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1/16: Final Exam, Part 2 (worth 10% of your final grade in this course).  During this period, you will write two body paragraphs on the other novel as well as a concluding paragraph.  Each body paragraph should analyze the literary devices the author uses to portray the moral merits or shortcomings of a particular character. 

1/15:  Final Exam, Part 1 (worth 10% of your final grade in this course).  During this period, you will write an introductory paragraph as well as two body paragraphs on the first novel you have chosen to write about.  Each body paragraph should analyze the literary devices the author uses to portray the moral merits or shortcomings of a particular character.  NOTE 1:  Since you will be writing two body paragraphs on each of the two novels we have discussed, you will be writing four topic sentences in your essay.  Here are two model topic sentences, and if you can remember them, you are welcome to incorporate them into your essay:  1) Suzuki uses direct and indirect characterization to portray Asakawa as someone who lacks empathy for the feelings and experiences of others but who has the moral impulse to protect not only himself but also his family at all costs.  2) Palahniuk uses direct and indirect characterization and symbolism to portray Carl Streator as someone who is horrified by his past behavior and who spends the rest of his life seeking redemption by eradicating the culling song and pursuing John Nash.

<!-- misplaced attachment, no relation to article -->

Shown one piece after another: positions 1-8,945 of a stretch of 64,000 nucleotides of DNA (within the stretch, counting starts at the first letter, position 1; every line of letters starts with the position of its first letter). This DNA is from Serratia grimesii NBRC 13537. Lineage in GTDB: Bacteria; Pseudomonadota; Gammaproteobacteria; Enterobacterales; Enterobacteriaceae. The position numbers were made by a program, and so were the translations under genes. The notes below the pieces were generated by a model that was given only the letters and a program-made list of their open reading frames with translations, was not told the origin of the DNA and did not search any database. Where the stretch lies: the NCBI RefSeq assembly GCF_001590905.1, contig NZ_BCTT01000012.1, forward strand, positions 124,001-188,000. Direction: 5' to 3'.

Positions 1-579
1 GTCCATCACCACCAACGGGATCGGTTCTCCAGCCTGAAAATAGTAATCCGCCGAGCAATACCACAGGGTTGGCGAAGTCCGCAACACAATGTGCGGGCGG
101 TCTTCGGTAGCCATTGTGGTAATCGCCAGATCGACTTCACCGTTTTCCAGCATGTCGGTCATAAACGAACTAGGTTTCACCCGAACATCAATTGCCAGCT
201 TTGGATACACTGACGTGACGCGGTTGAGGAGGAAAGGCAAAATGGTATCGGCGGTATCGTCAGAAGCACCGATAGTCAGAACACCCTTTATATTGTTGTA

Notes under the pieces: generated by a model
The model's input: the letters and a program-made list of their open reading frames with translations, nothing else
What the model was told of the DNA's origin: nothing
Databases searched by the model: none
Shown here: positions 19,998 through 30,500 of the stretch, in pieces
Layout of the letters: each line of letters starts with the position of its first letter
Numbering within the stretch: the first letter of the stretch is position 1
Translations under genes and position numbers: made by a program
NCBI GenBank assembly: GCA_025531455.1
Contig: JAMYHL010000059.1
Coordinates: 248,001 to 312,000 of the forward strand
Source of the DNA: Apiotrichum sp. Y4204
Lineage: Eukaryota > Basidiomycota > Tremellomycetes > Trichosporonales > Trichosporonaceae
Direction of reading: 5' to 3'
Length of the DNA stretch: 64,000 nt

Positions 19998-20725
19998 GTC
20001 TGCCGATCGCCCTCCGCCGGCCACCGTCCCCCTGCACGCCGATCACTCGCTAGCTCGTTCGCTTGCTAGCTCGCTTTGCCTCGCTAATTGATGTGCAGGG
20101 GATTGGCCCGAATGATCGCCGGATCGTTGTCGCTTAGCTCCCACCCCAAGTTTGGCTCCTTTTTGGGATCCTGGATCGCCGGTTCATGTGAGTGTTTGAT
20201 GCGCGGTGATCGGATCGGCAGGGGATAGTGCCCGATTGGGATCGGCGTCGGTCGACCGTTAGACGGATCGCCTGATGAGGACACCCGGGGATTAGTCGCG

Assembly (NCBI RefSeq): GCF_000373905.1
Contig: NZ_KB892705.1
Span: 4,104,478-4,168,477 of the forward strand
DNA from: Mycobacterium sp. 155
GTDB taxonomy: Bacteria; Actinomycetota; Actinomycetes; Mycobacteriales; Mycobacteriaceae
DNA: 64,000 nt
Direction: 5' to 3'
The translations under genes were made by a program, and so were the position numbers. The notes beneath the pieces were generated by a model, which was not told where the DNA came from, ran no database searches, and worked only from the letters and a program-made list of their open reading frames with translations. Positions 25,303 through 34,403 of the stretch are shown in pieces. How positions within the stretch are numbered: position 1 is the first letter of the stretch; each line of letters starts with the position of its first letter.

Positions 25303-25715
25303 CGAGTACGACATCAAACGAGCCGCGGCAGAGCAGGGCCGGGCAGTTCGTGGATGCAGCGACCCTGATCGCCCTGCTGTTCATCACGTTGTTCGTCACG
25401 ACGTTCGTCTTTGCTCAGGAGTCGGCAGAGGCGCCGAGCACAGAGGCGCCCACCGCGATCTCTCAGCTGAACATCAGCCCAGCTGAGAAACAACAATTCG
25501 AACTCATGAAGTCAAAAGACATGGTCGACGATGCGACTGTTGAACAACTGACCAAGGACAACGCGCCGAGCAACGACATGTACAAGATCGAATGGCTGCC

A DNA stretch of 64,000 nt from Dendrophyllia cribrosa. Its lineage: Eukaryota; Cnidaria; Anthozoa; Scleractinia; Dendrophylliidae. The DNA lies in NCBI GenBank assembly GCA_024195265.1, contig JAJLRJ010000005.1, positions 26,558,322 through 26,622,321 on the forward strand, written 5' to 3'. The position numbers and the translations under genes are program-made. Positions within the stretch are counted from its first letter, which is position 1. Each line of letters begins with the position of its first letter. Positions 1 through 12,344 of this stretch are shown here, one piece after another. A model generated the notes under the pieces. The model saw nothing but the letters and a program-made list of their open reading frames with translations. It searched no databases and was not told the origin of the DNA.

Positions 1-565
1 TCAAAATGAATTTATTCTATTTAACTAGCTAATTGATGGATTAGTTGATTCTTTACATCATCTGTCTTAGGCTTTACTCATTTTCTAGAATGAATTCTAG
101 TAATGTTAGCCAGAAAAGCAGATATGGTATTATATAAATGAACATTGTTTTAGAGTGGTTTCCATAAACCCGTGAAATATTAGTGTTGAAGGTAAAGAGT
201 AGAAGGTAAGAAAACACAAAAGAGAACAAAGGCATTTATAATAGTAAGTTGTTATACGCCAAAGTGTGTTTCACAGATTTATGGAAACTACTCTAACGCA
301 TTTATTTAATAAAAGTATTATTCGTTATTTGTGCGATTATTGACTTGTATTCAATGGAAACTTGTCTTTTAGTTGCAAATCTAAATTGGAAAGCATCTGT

1/14:  Bring Lullaby and Ring.  Review for your Final Exam.  Come to class with any questions you may have.

1/11:   Before the start of class, EMAIL mlorenz@sfponline.org A COPY of your Palahniuk essay evidence COPIED-AND-PASTED INTO THE BODY OF THE EMAIL (DO NOT SEND ME AN ATTACHMENT OR LINK), which should include a minimum of 4 QUOTATIONS for each of the following 3 characters:  Helen, Carl and Oyster.  Each example must include a quotation, a page number and a 3+ sentence explanation of what the example shows about the character's morality.   I REPEAT:  FOR EACH SCENE, A QUOTE, A PAGE NUMBER, AND A 3-OR-MORE SENTENCE EXPLANATION OF HOW THE EXAMPLE SHOWS THE CHARACTER'S MORAL MERITS OR SHORTCOMINGS (25 points).  There are two kinds of evidence you might consider using:  character actions that we observe in the specific scenes in the book or backstories we learn about the characters either through flashbacks or hearsay.  

1/10:  Bring Lullaby.

1/9:  Bring Lullaby.

1/8:  Bring Lullaby.  Be prepared for a written and / or scantron reading quiz on the remainder of Lullaby (p. 181-260). The five characters you should know for the scantron portion are the five main characters: Carl, Helen, Mona, Oyster and John Nash.

1/7:  Bring Lullaby.

1/4:  Bring Lullaby.

1/3:  Bring Lullaby.  Be prepared for a written and / or scantron reading quiz on chapters fifteen through and including twenty-nine in Palahniuk's Lullaby(p. 81-179).  For this quiz, you should of course know the names and doings of the four main characters, Carl Streator, Helen Hoover Boyle, Mona Sabbat and Oyster, who appear in just about every chapter in the second installment of the novel.  (Mona and Oyster begin to appear with great frequency beginning with Ch. 17.)  In addition, there are ten minor characters who I would like you to know, and they are:  1) Basil Frankie (Ch. 15, p. 85); 2) John Nash (Ch. 16, p. 89-92; Ch. 24, p. 147; Ch. 25, p. 154); 3) Badger and his parrot (Ch. 17, p. 97 and 103); 4) the Sarge (Ch. 18 and 27); 5) the Roadkill Jesus Christ (Ch. 18); 6) Rhonda, wearing an apron with little chickens, and her interactions with Helen (Ch. 20, p. 120-124); 7) Patrick and 8) John Boyle, Helen’s son and husband (Ch. 21, p. 125-129); 9) Gustave Brennan and his connection to Helen’s second job (Ch. 22, p. 138 and Ch. 24, p. 147); and 10) the man with little race car boxing shorts (Ch. 28).